Implementation Tools

Audit Criteria/Indicators

For information about availability, see the Availability of Companion Documents and Patient Resources fields below.

IOM Care Need

Staying Healthy

IOM Domain

Effectiveness

Patient-centeredness

Timeliness

Bibliographic Source(s)

Royal College of Obstetricians and Gynaecologists (RCOG). Cervical cerclage. London (UK): Royal College of Obstetricians and Gynaecologists (RCOG); 2011 May. 21 p. (Green-top guideline; no. 60).  [64 references]

Adaptation

Not applicable: The guideline was not adapted from another source.

Date Released

2011 May

Guideline Developer(s)

Royal College of Obstetricians and Gynaecologists - Medical Specialty Society

Source(s) of Funding

Royal College of Obstetricians and Gynaecologists

Guideline Committee

Guidelines Committee

Composition of Group That Authored the Guideline

Authors: Professor AH Shennan FRCOG, London; Ms MS To MRCOG, London

Peer Reviewers: BLISS (Babies Born too Soon, too Small, too Sick); RCOG Consumers' Forum; Royal College of Midwives; Mrs A Diyaf MRCOG, Nottingham; Ms LMM Duley FRCOG, Leeds; Mr RG Farquharson FRCOG, Liverpool; Ms SK Flint FRCOG, Tunbridge Wells; Mr KT Moriarty MRCOG, Warwickshire; Dr NC Smith FRCOG, Aberdeen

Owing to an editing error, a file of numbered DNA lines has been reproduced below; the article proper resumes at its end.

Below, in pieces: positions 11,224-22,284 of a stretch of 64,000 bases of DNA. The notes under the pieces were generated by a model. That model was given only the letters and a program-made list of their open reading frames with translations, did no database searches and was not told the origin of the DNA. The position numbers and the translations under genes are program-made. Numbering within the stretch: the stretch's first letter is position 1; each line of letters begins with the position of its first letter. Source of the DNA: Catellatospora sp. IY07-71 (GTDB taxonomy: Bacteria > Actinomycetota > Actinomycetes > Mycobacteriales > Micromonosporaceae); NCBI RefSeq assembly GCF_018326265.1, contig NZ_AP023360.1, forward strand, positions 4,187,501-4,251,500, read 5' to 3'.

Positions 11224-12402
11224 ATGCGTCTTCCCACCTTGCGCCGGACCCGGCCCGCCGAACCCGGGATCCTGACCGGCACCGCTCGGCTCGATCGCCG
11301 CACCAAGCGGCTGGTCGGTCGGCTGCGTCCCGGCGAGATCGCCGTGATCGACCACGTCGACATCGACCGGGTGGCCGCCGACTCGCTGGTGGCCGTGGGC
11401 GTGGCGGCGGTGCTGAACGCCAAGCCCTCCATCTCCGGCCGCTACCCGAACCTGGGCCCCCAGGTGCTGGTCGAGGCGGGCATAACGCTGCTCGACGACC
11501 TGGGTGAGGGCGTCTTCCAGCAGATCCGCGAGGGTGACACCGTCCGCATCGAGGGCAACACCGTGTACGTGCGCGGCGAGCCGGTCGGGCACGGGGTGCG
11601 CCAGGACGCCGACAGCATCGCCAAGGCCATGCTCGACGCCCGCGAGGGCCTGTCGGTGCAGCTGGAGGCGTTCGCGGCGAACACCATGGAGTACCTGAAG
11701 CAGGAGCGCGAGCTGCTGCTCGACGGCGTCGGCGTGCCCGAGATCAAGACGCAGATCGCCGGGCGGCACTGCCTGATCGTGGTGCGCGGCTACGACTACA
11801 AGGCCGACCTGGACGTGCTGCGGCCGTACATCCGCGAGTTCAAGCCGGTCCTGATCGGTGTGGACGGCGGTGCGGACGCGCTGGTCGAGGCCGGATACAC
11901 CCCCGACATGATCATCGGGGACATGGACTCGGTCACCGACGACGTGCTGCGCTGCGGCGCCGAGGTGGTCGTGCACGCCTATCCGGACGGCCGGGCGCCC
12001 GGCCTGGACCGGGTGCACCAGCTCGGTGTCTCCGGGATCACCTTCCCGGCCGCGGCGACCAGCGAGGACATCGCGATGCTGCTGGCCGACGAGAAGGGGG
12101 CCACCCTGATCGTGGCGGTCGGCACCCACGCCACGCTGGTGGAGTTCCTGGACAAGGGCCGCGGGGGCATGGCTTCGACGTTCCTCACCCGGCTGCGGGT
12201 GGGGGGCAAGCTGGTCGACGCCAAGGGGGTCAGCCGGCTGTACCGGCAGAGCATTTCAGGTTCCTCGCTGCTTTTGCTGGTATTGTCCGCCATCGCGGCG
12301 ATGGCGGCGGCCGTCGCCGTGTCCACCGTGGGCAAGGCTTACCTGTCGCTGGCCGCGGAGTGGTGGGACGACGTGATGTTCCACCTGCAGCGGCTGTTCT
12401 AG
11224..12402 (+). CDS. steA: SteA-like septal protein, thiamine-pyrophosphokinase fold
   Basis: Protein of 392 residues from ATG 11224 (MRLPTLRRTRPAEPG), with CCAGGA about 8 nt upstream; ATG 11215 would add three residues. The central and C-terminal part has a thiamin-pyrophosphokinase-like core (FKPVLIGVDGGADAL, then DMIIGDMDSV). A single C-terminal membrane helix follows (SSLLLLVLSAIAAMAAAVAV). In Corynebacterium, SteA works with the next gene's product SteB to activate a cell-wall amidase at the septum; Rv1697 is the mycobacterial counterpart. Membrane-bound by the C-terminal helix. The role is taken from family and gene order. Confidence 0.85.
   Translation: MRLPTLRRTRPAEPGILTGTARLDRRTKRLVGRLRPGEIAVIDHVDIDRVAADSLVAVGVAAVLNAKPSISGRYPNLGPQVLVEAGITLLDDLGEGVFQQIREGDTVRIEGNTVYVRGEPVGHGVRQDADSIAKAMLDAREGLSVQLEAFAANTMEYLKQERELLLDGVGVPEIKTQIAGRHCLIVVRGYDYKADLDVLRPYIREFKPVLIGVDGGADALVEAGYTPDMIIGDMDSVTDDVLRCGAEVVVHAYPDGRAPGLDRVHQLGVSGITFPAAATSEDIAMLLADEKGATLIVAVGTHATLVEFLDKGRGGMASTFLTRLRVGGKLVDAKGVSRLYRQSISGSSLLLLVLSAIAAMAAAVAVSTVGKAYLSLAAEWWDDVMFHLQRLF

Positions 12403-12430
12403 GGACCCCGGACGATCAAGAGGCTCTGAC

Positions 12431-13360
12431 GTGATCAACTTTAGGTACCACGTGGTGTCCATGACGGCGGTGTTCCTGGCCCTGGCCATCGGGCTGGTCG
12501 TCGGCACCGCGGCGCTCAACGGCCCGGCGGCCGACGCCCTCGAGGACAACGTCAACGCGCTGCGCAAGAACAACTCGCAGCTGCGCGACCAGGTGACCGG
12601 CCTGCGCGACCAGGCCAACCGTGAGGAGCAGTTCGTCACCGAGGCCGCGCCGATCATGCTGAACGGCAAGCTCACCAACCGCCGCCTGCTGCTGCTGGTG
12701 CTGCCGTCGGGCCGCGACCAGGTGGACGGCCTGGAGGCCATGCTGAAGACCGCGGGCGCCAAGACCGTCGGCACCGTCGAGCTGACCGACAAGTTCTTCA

Guidelines Committee Lead Reviewers: Mr M Griffiths FRCOG, Luton; Dr K Langford FRCOG, London

Financial Disclosures/Conflicts of Interest

Conflicts of interest: none declared.

Guideline Status

This is the current release of the guideline.

Guideline Availability

Availability of Companion Documents

The following are available:

  • Development of RCOG Green-top guidelines: policies and processes. Clinical Governance Advice No 1a. London (UK): Royal College of Obstetricians and Gynaecologists (RCOG); 2006 Nov. 6 p. Electronic copies: Available from the Royal College of Obstetricians and Gynaecologists (RCOG) Web site External Web Site Policy.
  • Development of RCOG Green-top guidelines: producing a scope. Clinical Governance Advice No 1b. London (UK): Royal College of Obstetricians and Gynaecologists (RCOG); 2006 Nov. 4 p. Electronic copies: Available from the RCOG Web site External Web Site Policy.
  • Development of RCOG Green-top guidelines: producing a clinical practice guideline. Clinical Governance Advice No 1c. London (UK): Royal College of Obstetricians and Gynaecologists (RCOG); 2006 Nov. 13 p. Electronic copies: Available from the RCOG Web site External Web Site Policy.
  • Development of RCOG Green-top guidelines: consensus methods for adaptation of Green-top guidelines. Clinical Governance Advice No 1d. London (UK): Royal College of Obstetricians and Gynaecologists (RCOG); 2010 Feb. 9 p. Electronic copies: Available from the RCOG Web site External Web Site Policy.

In addition, suggested audit topics are available in section 16 of the original guideline document External Web Site Policy.

Patient Resources

None available

NGC Status

This NGC summary was completed by ECRI Institute on January 26, 2012.

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This NGC summary is based on the original guideline, which is subject to the guideline developer's copyright restrictions.